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Iran: ‘When I became a Christian, I was beaten and kicked out of the house’

The Iranian government targets converts to Christianity because it considers them to be apostates and thus threats to the foundation of the state. We see this again in the story below: “Loved ones who went to inquire about him at the local prosecutor’s office were told only that he is an ‘apostate’ and will be held ‘for a while.’” 

The U.S. State Department has classified Iran as a “country of particular concern” for “having engaged in or tolerated particularly severe violations of religious freedom.”

For previous coverage of Iran, see here.

“‘When I became a Christian, I was beaten and kicked out of the house,’” Article 18, February 22, 2023:

Parsa’s story is different from a lot of other Iranian Christians who have experienced persecution.

For most, the primary source of persecution is the state, but in Parsa’s case, although he was also pressured by the security forces, the main point of pressure came from his family.

Parsa converted to Christianity at the age of 21, and this proved very difficult to accept for his family, who were devout Muslims.

His mother and brother told him they were glad about the positive changes in his behaviour since his conversion, but sad he no longer prayed with them.

“I explained to them that I had started to believe in Jesus,” Parsa explains, “and my brother said, with a lump in his throat: ‘You’ll be sorry if Dad learns about it!’ A month later, my father found out, beat me up, and kicked me out of the house.”

Parsa was also pressured at work, and told he would be fired unless he returned to Islam. Parsa refused; so that was the end of his job.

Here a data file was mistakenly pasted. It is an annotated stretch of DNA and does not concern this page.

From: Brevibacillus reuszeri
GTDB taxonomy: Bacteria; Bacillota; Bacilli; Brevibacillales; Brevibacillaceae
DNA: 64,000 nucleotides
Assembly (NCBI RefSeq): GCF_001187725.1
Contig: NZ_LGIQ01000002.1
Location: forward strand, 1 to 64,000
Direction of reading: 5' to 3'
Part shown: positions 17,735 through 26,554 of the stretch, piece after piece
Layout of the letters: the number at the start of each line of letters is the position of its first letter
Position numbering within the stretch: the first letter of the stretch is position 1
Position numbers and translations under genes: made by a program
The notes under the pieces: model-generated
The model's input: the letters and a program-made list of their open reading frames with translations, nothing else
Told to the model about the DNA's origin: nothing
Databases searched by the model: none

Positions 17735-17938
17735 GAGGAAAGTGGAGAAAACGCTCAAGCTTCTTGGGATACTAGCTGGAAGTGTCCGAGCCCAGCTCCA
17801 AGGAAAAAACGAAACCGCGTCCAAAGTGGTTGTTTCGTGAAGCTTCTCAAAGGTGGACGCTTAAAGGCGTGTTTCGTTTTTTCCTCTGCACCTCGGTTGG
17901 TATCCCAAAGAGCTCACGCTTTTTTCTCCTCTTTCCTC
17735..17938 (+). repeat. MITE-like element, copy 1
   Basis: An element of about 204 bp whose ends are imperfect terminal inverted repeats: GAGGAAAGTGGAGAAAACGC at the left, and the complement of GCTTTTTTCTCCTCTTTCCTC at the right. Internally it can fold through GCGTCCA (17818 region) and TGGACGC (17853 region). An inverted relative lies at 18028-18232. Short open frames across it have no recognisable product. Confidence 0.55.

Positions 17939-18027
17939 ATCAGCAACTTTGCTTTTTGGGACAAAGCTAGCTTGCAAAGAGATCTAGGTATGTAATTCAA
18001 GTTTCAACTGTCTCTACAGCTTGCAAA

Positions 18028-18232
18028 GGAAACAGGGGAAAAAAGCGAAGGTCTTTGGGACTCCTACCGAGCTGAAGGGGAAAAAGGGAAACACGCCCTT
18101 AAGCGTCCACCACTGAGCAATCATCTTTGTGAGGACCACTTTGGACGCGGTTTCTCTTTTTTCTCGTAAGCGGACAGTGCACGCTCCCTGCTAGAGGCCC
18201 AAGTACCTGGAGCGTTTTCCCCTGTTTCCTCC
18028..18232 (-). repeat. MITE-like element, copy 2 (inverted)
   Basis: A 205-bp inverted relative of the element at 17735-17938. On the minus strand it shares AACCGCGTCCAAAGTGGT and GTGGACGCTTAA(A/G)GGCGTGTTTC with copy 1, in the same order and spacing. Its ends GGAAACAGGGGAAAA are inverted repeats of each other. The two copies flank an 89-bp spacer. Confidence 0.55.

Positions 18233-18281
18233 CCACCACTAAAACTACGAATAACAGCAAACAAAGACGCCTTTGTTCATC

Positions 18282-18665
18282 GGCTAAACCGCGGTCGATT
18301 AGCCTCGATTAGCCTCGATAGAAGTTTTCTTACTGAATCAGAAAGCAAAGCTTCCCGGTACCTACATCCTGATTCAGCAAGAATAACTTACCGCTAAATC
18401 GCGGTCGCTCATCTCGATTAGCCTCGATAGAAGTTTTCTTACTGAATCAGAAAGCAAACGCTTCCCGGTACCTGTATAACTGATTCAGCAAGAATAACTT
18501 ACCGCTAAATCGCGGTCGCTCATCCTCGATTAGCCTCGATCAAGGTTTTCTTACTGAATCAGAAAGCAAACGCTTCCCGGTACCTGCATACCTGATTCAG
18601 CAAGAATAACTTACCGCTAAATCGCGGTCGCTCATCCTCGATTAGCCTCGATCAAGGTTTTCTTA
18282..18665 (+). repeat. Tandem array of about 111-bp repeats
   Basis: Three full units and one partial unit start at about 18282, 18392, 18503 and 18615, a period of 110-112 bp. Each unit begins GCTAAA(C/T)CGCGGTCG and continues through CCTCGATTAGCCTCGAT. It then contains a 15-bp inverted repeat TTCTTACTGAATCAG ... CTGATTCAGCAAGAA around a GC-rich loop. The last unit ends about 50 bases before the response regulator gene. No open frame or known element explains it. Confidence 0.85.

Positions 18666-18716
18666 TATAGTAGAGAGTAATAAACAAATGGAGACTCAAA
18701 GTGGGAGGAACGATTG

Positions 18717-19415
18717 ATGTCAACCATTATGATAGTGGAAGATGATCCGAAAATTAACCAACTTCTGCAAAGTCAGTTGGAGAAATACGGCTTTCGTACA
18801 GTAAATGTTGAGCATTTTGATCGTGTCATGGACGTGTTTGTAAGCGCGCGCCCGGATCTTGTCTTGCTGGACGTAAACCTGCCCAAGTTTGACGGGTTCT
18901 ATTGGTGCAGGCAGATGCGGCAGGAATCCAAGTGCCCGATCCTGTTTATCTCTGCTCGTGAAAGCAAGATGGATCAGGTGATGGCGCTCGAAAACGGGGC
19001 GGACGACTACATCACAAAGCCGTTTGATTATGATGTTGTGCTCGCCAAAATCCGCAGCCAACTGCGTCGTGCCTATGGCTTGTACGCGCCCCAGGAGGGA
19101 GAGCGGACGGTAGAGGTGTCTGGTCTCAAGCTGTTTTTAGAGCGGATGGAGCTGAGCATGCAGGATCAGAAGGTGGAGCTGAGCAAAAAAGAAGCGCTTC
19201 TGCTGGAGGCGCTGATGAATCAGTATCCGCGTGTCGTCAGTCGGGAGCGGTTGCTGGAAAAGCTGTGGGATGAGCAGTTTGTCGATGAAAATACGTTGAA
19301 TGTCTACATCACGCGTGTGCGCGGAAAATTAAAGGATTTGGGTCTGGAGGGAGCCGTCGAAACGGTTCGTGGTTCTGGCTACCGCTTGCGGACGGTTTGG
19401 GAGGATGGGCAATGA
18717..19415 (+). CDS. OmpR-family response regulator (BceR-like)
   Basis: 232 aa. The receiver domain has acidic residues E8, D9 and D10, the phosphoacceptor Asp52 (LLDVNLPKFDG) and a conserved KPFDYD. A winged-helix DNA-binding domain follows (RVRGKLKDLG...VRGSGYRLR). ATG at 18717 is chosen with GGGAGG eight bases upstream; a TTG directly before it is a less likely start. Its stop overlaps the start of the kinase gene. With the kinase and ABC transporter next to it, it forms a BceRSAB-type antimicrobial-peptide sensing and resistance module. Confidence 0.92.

Meanwhile, at home, the pressure from his family continued. They separated his dishes and towels from theirs, made him stay in different rooms from his siblings, and even locked him up at night.

“They thought I had been given medicine, which had changed me and calmed me down so that I could forgive and love,” he says. “My mother used to say: ‘Your behaviour is great. Stay the same, but come and pray with us!’ I would try to explain to her what the real reason was for my change in behaviour, but she couldn’t accept it.”

Parsa explains how his family even invited Islamic scholars and a friend of his to try to change his mind. But this friend only testified that he’d seen positive changes in Parsa since his conversion, and a few months later he too converted.

Still, Parsa’s family would not give up. They called upon an acquaintance with ties to the regime, and asked him to arrest Parsa, but this man replied: “Please don’t ask me to do such a thing! I don’t want to! Because if someone is arrested for these charges, there is no way out, and they will definitely kill him, and then you and your family will regret it. You’ve been patient until now, so continue enduring it, and maybe he’ll regret it in the future.”

But Parsa did not regret his decision, and continued to meet up with his new Christian friends.

He was baptised in the summer of 2013. But two years later, as Parsa and two of his Christian friends were finalising their plans for a new business venture together, their premises was raided by agents of the Ministry of Intelligence.

The agents drove Parsa back to his house, to conduct a search, and his father cursed him, telling the agents: “This boy has ruined us! We did everything we could, but we couldn’t bring him back to the right path. Why didn’t you come sooner? Take him with you and do whatever your heart desires. Even if you kill him, I won’t complain!”….

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